To prevent a targeted cyberattack, it's not enough anymore to keep the network secure through patching and updates....
Network segmentation and continuous network monitoring are essential too.
Enterprise networks no longer consist of just desktop computers and a few local area network servers; now it includes employees' laptops, smart phones, tablets and other mobiles devices, plus file, data, and mail servers, kiosks, supervisory control and data acquisition systems, and so on. Many networks extend into the cloud and virtual environments and interact with third-party systems and the internet of things.
As recent data breaches show, enterprise IT pros are failing to secure all these endpoints; too many still believe that they can trust their internal networks and users. Their defenses focus on trying to prevent an external, targeted cyberattack. Firewalls, email filtering, antivirus software (AV) and VPNs are still the four most widely deployed security technologies, yet hackers still routinely compromise endpoints sitting on even the mostly heavily protected networks. Cybercriminals are creating new malware and attack techniques faster than endpoint security solutions can be updated.
Patching and updating are not enough
Ensuring devices and endpoints are patched and running up-to-date AV software will always be a key way to defend against a targeted cyberattack, but given the myriad variety of devices, applications and users that an enterprise has to support, it has to be just one of many. Preventive technologies not only miss too many targeted attacks, they don't have the ability to identify and remediate ongoing exploits. Security teams need a strategy that can protect key resources and data even when perimeter defenses have been breached and the network compromised.
Network segmentation can greatly improve the protection of data held on today's more open networks by limiting the scope of a targeted cyberattack. Segmenting internal networks allows access to critical information to be restricted to only those individuals or applications that have a valid and trusted requirement to access it. It also means that additional security controls can be deployed only on segments that warrant them, reducing unnecessary costs while ensuring sensitive areas are well protected.
Segmentation can limit an attacker's ability to move around a network, but without the ability to discover a targeted cyberattack, many organizations will only learn of a successful infiltration after valuable data has been stolen. Once an attacker has breached a network's preventive defenses, they are very good at reducing the footprint of their activities in order to evade detection.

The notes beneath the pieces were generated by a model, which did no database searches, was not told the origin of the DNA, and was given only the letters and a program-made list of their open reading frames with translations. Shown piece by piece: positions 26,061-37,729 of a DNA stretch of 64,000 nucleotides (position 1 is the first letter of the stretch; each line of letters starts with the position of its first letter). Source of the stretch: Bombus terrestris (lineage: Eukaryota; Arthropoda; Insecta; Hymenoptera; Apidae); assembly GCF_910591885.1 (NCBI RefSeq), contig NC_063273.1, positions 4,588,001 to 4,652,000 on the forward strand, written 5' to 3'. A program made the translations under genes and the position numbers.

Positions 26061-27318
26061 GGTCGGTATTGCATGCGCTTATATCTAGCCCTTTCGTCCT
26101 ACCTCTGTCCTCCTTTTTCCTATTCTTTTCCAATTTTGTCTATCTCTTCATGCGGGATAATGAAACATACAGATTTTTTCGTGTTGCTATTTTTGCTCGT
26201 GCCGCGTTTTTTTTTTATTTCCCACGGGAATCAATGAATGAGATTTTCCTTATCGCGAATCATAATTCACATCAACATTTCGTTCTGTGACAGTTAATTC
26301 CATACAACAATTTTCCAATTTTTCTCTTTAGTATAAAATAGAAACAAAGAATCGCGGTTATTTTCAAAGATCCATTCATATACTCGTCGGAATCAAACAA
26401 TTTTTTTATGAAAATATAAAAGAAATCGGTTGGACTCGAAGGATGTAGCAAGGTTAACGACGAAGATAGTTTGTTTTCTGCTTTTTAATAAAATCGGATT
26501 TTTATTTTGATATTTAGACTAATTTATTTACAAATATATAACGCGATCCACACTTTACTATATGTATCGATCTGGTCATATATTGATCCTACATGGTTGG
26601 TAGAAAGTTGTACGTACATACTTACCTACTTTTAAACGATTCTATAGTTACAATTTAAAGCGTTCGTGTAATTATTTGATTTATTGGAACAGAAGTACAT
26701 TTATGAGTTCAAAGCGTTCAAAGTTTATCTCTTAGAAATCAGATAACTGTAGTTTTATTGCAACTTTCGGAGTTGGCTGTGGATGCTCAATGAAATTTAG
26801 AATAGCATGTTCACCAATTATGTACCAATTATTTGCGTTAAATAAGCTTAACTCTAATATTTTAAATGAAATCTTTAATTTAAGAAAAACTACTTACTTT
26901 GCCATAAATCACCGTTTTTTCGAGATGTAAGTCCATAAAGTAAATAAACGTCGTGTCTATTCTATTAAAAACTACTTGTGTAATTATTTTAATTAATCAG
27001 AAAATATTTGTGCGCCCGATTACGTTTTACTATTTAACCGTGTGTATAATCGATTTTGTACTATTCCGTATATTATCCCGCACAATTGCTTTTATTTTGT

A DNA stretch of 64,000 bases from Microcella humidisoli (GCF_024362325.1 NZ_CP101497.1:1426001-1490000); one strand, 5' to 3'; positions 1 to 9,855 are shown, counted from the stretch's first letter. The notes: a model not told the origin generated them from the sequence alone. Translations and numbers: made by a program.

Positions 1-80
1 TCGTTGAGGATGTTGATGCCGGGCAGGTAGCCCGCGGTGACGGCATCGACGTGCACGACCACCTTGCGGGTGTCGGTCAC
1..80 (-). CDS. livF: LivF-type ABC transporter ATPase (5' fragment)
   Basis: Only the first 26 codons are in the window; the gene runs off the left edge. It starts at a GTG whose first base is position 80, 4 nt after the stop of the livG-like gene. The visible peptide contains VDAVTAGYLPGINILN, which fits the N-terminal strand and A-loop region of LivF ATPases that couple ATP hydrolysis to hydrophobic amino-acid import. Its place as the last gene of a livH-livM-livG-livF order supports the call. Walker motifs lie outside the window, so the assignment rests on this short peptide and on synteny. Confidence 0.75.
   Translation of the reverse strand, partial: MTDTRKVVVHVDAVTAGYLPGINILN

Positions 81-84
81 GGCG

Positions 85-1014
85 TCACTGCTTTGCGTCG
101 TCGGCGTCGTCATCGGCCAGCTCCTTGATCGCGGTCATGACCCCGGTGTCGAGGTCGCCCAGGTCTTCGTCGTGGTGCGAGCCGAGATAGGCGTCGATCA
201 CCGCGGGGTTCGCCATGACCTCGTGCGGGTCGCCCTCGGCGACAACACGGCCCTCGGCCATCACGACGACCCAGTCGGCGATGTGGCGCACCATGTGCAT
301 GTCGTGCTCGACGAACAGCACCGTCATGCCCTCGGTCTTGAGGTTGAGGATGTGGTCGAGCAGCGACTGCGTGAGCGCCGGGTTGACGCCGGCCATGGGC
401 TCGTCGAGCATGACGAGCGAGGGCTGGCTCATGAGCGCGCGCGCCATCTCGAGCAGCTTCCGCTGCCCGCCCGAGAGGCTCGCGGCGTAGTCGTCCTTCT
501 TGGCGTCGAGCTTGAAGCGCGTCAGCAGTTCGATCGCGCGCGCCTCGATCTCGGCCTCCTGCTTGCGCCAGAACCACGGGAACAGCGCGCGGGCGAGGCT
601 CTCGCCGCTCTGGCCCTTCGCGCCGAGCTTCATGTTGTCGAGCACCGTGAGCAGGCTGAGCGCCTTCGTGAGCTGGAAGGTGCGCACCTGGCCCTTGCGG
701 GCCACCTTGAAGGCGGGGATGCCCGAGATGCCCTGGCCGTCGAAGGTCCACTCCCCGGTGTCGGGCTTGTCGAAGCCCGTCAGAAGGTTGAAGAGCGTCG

Continuous network monitoring also essential
To detect a sophisticated and targeted cyberattack, enterprises need to continuously monitor network activity and actively search for unusual behavior. For an attacker to extract data, at some point they have to act differently to a genuine and trustworthy user, so monitoring systems that learn behavior patterns of users, devices, and services can spot actions that are out of character and indicate a possible attack. For example, the Anthem breach could have been picked up fairly early on because the attackers submitted database queries remotely to obtain the PII records -- certainly unusual behavior.
Of course, for continuous network monitoring tools to pick up on malicious activity there has to a baseline of what´s normal, across activities that span multiple environments. IBM's InfoSphere Guardium, Splunk Cloud or Solutionary's cloud-based ActiveGuard Security and Compliance platform are a few products that can create a baseline and provide a unified view of on-premises and cloud activity, generating alerts when an activity falls outside of an expected bandwidth.
Automation is an essential part of future security
The attack surface of a modern enterprise is too great for prevention-based technologies to ever be 100% effective, yet so many organizations assume they are and tend to base their and spending on these technologies. While prevention technologies are important, enterprises desperately need to deploy tools that can automatically detect and respond to a targeted cyberattack. This proactive approach can reduce the time between the initial compromise and its discovery and remediation, thus reducing the extent of the damage.